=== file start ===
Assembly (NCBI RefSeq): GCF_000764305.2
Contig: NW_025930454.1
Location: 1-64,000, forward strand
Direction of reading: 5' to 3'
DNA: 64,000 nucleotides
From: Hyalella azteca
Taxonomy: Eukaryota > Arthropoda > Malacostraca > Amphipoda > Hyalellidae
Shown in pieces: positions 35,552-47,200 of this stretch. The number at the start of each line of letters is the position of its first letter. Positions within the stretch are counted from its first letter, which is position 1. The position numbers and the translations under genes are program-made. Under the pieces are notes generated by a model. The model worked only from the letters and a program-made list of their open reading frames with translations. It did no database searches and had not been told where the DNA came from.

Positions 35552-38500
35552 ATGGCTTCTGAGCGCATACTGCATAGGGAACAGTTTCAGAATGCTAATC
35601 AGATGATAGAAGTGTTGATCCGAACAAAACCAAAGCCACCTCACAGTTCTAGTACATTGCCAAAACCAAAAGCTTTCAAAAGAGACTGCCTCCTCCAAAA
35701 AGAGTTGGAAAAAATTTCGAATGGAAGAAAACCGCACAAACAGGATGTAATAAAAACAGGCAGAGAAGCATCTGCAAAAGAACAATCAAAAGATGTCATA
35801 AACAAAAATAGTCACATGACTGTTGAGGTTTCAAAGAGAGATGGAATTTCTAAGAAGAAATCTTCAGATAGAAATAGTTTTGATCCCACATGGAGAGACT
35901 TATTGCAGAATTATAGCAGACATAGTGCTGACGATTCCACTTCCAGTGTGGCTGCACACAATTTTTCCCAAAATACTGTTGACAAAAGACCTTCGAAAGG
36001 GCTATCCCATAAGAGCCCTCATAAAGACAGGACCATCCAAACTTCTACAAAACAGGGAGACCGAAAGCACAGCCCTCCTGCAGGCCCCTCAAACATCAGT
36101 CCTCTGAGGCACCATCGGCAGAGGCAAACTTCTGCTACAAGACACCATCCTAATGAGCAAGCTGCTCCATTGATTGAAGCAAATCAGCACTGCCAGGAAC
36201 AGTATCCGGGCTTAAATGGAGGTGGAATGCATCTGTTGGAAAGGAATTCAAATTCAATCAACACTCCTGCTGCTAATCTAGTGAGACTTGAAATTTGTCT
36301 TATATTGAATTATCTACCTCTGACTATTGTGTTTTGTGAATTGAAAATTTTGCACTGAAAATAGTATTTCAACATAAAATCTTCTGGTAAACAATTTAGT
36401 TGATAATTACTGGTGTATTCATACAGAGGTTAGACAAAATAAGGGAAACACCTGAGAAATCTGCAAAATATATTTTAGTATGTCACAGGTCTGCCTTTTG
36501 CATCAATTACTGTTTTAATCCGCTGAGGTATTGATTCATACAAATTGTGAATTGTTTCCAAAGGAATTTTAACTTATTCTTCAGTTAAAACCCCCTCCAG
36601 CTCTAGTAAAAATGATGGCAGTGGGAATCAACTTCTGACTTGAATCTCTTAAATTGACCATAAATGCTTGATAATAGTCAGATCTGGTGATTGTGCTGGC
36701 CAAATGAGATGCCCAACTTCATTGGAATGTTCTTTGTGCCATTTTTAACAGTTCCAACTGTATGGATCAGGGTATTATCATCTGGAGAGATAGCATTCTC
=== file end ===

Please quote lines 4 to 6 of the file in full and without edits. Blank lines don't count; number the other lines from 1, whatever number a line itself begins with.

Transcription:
Direction of reading: 5' to 3'
DNA: 64,000 nucleotides
From: Hyalella azteca